In April, the CBC ran a story outlining how the CRA planned to tackle fraudulent CERB claims. Based on an interview with an anonymous CRA employee, it showed that many Canadians had received the benefit without being eligible.
At the time, the CRA wasn’t clear about how it planned to tackle CERB fraud. Now, it appears, the agency is moving forward with enforcement. On June 2nd, CTV News reported that the CRA had opened a snitch line to report “potential misuse of COVID-19 emergency benefits.” According to CTV, the line allows people to report suspected CERB fraud. This is consistent with Justin Trudeau’s claim that the CRA would “clean up [erroneous claims] after the fact.”
With the CRA moving ahead with its CERB fraud crackdown, you don’t want to find yourself receiving the benefit in error. The following are two ways you can protect yourself.
First and foremost: don’t apply for CERB unless you need it
The first thing you can do to avoid an unwanted CERB fraud investigation is not to apply for the benefit unless you need it. If you’re still working or receiving EI, you shouldn’t apply. If you received EI, saw your EI expire, and then were given the CERB after re-applying for EI, you should be in the clear.
If you’re not sure whether you’re eligible for CERB, look up the requirements. The most important are that you have earned over $5,000 in the last 12 months and under $1,000 in the last 14 days.
Bank your CERB money if you can
If you’re receiving CERB money and aren’t sure whether you’re really entitled to it, you should save the money. That way, you’ll have access to it should the CRA come knocking.
Remember: the CERB isn’t the only possible income source during COVID-19. You can always invest your money and use the proceeds to pay your expenses.
Let’s say you’re gainfully employed, but took a pay cut because of COVID 19. You’re still earning over $500 a week, but no longer making enough to pay your bills. It might be tempting in this situation to apply for CERB even though you don’t quite make the grade.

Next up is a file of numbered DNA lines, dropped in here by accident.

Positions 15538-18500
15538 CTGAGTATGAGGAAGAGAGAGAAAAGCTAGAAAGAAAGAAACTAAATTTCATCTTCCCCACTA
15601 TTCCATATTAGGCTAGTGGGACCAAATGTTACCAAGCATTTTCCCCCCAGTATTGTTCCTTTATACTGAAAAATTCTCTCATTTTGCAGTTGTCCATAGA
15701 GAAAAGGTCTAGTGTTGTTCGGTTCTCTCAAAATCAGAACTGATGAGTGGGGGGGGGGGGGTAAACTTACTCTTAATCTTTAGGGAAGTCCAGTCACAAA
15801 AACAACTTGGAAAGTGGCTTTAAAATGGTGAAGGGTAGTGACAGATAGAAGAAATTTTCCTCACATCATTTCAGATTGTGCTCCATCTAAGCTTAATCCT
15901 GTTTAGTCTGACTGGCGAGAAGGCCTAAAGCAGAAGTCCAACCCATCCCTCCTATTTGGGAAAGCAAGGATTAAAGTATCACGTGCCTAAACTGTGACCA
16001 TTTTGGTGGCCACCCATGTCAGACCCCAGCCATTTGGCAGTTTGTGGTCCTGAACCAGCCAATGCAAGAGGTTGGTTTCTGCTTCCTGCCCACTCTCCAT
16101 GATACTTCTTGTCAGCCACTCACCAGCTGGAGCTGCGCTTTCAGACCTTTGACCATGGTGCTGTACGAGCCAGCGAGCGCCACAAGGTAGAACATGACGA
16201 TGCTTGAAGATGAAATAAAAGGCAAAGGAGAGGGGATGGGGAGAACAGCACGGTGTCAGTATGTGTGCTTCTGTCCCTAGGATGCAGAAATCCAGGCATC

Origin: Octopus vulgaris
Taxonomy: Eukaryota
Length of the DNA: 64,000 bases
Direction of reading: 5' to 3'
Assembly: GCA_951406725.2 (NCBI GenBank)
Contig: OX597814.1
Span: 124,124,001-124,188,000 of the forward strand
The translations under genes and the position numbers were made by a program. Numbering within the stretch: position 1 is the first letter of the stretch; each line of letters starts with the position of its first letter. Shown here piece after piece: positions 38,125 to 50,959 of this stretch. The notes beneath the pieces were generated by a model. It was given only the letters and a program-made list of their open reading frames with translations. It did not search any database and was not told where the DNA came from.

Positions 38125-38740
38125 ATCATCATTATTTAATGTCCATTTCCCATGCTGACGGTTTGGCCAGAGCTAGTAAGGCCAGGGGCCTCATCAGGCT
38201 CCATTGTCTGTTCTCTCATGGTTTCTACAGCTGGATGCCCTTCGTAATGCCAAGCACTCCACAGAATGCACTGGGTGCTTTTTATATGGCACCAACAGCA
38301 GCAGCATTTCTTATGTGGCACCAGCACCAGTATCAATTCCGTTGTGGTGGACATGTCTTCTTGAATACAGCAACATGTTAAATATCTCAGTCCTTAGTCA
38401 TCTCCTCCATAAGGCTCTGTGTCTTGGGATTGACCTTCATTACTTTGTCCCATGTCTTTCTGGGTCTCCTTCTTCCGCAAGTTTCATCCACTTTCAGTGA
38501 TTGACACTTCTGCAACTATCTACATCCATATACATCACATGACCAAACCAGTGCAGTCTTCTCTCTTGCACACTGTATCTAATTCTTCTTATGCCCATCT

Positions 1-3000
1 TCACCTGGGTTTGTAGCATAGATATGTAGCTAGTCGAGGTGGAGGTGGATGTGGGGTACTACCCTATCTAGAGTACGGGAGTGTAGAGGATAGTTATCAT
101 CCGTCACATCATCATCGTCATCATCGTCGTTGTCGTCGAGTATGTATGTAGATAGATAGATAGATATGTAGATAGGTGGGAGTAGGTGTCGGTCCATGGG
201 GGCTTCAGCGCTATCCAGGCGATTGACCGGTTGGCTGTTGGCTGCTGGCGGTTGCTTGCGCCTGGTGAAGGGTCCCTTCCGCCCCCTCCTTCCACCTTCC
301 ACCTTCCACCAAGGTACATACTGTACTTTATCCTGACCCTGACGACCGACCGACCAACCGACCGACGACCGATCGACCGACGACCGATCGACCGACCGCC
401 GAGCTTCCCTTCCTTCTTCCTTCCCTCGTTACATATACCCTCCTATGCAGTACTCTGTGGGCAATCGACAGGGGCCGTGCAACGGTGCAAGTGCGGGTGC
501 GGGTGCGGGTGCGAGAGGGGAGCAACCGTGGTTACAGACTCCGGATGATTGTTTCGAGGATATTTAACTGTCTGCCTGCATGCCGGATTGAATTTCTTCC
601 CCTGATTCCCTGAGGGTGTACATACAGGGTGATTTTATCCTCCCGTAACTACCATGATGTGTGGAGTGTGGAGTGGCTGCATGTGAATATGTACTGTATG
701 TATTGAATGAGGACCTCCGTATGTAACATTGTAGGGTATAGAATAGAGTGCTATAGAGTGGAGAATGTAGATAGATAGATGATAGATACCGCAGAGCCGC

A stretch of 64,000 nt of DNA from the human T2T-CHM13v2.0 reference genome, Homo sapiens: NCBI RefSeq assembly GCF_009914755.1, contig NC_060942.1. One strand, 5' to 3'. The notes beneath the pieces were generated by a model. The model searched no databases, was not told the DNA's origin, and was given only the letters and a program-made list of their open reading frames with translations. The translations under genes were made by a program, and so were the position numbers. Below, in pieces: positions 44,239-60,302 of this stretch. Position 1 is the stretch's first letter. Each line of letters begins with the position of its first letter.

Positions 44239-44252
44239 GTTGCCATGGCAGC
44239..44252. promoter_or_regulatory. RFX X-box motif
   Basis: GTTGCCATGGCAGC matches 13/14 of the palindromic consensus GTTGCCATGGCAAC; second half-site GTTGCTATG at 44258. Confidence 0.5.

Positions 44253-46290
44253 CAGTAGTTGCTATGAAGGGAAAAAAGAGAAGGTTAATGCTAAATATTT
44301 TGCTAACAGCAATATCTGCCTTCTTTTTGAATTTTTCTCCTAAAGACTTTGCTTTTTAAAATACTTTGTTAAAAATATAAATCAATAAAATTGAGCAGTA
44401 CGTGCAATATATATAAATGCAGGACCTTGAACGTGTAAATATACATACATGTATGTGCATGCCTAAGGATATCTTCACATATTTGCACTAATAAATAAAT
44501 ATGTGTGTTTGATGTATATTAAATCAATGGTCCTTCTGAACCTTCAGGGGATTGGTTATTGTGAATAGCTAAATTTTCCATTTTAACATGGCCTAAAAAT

But it’s not necessary. If you have significant savings, you could establish an investment portfolio that could cover your expenses.
Consider the iShares S&P/TSX 60 Index Fund (TSX:XIU), for example. It’s a diversified portfolio of the 60 largest stocks in Canada by market cap. With ample diversification and a focus on blue cap stocks, it’s fairly low risk, yet it can provide a significant amount of income. If you invest $100,000 in XIU, you’ll get about $3,000 in dividends a year.
That’s as much as you’d get from six weeks of CERB, although the payments are spread out over a longer time period. With such an ETF, you may be able to generate enough income to get you through a period of under-employment. In that case, you could skip the CERB altogether, and avoid unwanted calls from the CRA.
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This article represents the opinion of the writer, who may disagree with the “official” recommendation position of a Motley Fool premium service or advisor. We’re Motley! Questioning an investing thesis — even one of our own — helps us all think critically about investing and make decisions that help us become smarter, happier, and richer, so we sometimes publish articles that may not be in line with recommendations, rankings or other content.
Fool contributor Andrew Button owns shares of iSHARES SP TSX 60 INDEX FUND.